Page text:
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Wilfrid Laurier University Leaf
October 21, 2014
 
 
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Graduate and Postdoctoral Studies

Dissertation Examination for the Degree of Doctor of Philosophy in Management


Aug 13/14

Date: Aug 13/14
Time: 9:30 - 12:30
Location: Waterloo Campus Schlegel Centre Ernst and Young Boardroom (SBE 3220)
Cost: free


Tannaz Mahootchi
PhD in Management

Modeling and Analysis of Value-based Healthcare Delivery

Healthcare reforms are emerging in order to control the increasing healthcare expenditures and to improve the health outcomes. In the context of the “Value- based Healthcare Delivery” reform, Michael Porter defines value as a patient’s health outcome per dollar spent. Porter’s proposal is comprised of organizing care around a medical condition (or around patient segments for primary care). Specifically, care will be provided by a dedicated, multidisciplinary team of providers, called an Integrated Practice Unit (IPU). The IPU is jointly accountable for the health outcomes of patients and the costs of providing care during the full cycle of care.

The main objective of this dissertation is to use analytics to determine enabling factors for the successful implementation of the value-based healthcare delivery reform in three distinct chapters.

Chapter 2 provides insights on strengths, shortcomings, and applicability of current payment systems, including fee-for-service, capitation, and pay-for-performance, in fulfilling value-based healthcare delivery objectives.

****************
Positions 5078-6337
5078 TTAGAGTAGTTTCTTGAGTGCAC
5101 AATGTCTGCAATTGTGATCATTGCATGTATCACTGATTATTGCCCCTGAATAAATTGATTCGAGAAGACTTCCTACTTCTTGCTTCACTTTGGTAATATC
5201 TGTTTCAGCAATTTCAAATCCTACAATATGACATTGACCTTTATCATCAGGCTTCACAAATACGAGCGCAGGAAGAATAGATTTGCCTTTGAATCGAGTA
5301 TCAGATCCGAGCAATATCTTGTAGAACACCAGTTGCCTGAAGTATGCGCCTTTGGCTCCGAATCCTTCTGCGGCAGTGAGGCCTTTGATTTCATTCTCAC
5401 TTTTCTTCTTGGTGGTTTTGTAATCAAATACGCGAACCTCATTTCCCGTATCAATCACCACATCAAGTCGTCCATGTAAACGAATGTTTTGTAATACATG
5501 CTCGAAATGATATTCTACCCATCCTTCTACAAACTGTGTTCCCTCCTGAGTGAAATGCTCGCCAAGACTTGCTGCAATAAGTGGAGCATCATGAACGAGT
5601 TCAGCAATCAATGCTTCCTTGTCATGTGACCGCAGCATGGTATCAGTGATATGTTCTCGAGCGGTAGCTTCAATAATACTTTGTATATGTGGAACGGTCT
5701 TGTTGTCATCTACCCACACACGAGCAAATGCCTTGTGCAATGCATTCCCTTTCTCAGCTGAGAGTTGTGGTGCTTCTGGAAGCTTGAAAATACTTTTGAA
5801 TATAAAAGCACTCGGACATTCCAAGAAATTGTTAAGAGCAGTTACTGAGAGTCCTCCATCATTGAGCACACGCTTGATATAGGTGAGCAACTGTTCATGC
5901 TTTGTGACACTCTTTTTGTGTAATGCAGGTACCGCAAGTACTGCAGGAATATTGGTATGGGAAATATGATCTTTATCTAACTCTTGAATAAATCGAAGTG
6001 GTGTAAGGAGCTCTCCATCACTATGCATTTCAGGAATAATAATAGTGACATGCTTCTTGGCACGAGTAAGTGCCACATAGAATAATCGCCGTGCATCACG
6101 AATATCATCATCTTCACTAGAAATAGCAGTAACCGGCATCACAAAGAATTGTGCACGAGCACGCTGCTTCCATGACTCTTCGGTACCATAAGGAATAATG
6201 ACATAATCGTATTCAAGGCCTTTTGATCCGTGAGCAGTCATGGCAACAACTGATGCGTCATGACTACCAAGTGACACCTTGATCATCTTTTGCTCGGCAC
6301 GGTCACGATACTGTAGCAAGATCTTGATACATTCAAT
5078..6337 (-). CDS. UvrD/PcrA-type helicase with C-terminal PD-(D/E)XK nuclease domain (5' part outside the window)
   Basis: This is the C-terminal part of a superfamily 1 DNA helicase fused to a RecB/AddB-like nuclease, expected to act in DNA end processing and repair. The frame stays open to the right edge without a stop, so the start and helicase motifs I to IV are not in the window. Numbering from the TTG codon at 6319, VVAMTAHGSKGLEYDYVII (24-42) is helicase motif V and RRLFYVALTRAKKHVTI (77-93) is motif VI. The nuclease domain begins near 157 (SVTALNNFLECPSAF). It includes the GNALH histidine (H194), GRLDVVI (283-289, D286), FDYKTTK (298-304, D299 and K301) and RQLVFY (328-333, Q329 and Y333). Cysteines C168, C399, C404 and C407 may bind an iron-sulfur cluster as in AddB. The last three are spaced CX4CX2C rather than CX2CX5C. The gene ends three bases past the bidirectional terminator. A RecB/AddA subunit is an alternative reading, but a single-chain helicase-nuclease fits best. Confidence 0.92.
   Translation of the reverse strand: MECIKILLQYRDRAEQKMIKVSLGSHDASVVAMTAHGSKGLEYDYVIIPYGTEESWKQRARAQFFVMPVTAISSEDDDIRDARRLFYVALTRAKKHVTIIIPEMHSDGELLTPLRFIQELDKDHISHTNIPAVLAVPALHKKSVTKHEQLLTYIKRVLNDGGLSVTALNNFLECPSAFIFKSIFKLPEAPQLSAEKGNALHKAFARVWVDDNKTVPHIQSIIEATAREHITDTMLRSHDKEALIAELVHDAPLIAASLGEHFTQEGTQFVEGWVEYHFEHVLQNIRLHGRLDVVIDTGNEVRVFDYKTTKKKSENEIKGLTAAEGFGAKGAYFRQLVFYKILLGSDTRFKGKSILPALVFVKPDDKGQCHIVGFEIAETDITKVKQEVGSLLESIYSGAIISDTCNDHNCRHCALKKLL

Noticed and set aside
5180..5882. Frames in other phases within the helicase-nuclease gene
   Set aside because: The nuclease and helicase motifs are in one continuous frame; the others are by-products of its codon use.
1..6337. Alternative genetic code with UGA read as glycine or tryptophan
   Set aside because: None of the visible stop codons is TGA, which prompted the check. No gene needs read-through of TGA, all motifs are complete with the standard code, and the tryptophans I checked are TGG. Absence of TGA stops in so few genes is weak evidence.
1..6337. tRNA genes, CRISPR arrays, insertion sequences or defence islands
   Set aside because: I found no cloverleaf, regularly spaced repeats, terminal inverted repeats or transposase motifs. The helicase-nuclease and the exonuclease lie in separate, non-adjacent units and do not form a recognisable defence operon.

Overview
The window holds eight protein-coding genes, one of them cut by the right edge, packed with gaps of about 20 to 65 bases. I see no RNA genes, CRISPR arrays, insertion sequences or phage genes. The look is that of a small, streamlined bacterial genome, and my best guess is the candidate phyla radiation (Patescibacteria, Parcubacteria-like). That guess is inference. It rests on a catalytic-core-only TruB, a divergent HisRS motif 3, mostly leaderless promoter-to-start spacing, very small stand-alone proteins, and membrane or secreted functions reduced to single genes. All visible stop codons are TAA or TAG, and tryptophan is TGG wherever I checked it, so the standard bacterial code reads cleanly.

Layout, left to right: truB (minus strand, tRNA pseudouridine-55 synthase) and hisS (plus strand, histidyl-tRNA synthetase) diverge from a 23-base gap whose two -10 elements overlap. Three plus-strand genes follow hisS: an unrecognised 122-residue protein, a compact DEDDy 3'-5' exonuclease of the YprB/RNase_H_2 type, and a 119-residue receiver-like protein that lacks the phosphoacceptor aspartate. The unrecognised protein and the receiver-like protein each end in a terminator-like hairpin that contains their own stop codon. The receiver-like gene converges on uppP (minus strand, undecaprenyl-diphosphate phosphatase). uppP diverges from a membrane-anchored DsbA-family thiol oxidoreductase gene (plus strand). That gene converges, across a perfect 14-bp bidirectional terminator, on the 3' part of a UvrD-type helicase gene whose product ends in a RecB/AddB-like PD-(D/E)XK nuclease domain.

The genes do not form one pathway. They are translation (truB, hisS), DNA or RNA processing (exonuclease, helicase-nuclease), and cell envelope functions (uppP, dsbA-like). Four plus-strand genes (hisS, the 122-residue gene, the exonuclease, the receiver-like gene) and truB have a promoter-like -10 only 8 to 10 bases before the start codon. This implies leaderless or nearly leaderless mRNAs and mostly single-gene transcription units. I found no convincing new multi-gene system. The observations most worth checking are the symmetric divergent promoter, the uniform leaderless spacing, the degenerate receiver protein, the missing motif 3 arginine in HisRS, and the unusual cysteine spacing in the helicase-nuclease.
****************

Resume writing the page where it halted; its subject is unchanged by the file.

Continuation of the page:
Chapter 3 determines the optimal payment system between the healthcare purchaser and the IPU. The current payment systems do not pay for health outcomes. Most importantly, they do not consider health outcomes over the care cycle and fail to provide dynamic incentives for the providers. This study investigates the contract that can coordinate the healthcare purchaser-IPU relationship over the care cycle.

Chapter 4 studies the effects of different contractual arrangements on collaboration dynamics among the providers involved in an IPU. A mathematical representation that characterizes the relationship between the providers throughout the care cycle is proposed. When efforts are not contractible, the contractual agreement will determine the dynamics of the collaboration. Aside from characterizing the first-best solution, the effects of reward-sharing and relational contracts, together with traditional schemes, such as capitation, are studied in this chapter. 

Chair
Dr. Steven Roberts

Advisors
Dr. Ignacio Castillo
Dr. Logan McLeod

Committee
Dr. Sapna Isotupa
Dr. Michael Pavlin
Dr. Hideki Ariizumi

External
Dr. Hossein Abouee Mehrizi
(University of Waterloo

Contact: Meghan Delaney
Email: mdelaney@wlu.ca
Phone: 4182

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